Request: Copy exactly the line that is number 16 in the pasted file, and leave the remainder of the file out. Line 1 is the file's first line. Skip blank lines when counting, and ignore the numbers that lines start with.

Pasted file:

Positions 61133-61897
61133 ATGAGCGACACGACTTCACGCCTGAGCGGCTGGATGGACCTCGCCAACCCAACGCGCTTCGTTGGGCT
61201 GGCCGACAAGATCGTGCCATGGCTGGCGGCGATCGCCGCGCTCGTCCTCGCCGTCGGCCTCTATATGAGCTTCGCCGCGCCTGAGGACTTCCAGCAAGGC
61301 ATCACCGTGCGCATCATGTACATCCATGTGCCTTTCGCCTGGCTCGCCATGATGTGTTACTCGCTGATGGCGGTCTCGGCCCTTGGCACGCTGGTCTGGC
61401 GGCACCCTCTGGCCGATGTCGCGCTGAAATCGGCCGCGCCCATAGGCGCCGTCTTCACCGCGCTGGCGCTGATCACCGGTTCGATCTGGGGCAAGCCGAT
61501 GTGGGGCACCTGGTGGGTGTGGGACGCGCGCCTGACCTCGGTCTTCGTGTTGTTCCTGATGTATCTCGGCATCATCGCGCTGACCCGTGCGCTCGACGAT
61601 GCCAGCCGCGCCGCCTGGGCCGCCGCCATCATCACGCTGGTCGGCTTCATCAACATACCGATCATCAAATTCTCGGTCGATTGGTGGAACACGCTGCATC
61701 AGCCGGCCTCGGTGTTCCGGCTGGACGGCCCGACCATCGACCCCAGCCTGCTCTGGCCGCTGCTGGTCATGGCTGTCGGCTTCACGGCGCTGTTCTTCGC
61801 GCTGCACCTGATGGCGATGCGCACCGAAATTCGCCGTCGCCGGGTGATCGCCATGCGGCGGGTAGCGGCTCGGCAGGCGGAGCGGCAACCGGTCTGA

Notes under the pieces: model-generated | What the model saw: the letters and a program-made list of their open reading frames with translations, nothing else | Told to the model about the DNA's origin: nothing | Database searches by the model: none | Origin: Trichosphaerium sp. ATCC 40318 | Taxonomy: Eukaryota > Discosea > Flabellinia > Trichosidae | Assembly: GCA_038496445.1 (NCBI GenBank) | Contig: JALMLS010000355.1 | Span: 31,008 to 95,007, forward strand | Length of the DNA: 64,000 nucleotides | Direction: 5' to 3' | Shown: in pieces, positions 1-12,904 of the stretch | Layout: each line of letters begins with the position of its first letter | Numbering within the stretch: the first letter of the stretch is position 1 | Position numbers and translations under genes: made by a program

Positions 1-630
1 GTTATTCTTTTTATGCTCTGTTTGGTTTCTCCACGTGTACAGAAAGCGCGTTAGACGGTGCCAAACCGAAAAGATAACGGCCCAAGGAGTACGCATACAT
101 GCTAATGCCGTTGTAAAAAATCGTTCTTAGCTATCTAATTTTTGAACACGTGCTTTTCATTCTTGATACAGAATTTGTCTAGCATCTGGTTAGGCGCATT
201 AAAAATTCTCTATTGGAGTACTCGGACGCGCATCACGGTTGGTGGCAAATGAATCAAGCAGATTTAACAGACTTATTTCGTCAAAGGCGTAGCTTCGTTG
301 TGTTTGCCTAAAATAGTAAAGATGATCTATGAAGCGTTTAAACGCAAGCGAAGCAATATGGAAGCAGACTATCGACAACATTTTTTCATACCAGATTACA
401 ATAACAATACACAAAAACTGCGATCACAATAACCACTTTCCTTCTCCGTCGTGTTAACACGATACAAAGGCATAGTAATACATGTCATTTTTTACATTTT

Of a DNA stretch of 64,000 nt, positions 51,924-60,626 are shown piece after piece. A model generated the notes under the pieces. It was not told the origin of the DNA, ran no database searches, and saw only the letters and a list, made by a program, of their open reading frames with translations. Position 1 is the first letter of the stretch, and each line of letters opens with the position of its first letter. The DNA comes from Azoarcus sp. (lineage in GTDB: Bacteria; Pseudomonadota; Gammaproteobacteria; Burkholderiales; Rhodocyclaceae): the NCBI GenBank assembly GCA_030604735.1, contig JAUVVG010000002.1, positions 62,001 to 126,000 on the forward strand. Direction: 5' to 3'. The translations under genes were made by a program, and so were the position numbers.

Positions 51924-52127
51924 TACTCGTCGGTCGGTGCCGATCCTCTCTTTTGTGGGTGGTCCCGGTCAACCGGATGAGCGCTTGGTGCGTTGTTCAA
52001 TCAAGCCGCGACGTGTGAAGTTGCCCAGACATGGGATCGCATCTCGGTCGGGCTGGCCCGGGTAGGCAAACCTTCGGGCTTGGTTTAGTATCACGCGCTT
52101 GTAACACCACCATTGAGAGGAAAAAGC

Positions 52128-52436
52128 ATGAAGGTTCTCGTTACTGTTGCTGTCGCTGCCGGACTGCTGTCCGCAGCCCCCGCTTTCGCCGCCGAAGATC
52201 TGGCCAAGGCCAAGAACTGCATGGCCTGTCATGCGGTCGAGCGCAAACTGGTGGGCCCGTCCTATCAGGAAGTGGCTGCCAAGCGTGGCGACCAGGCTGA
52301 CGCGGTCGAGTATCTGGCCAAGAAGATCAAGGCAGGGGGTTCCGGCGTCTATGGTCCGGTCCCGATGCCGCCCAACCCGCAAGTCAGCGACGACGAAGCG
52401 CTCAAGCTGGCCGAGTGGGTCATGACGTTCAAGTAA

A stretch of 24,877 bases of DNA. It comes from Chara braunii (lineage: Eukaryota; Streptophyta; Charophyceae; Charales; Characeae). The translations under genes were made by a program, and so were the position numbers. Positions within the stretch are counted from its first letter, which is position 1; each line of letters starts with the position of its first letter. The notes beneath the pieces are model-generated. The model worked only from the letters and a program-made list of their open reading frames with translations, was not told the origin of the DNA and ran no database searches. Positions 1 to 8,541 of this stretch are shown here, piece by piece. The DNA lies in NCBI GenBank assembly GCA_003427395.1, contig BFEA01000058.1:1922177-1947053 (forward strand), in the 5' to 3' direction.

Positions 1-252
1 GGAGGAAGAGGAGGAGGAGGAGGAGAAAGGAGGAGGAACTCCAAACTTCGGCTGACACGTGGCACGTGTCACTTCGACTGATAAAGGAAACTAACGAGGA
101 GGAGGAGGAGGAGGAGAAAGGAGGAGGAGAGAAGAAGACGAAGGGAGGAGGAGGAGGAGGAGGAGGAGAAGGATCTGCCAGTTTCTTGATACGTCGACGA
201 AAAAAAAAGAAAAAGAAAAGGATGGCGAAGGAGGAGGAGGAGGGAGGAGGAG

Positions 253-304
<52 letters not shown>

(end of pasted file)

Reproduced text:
401 ATAACAATACACAAAAACTGCGATCACAATAACCACTTTCCTTCTCCGTCGTGTTAACACGATACAAAGGCATAGTAATACATGTCATTTTTTACATTTT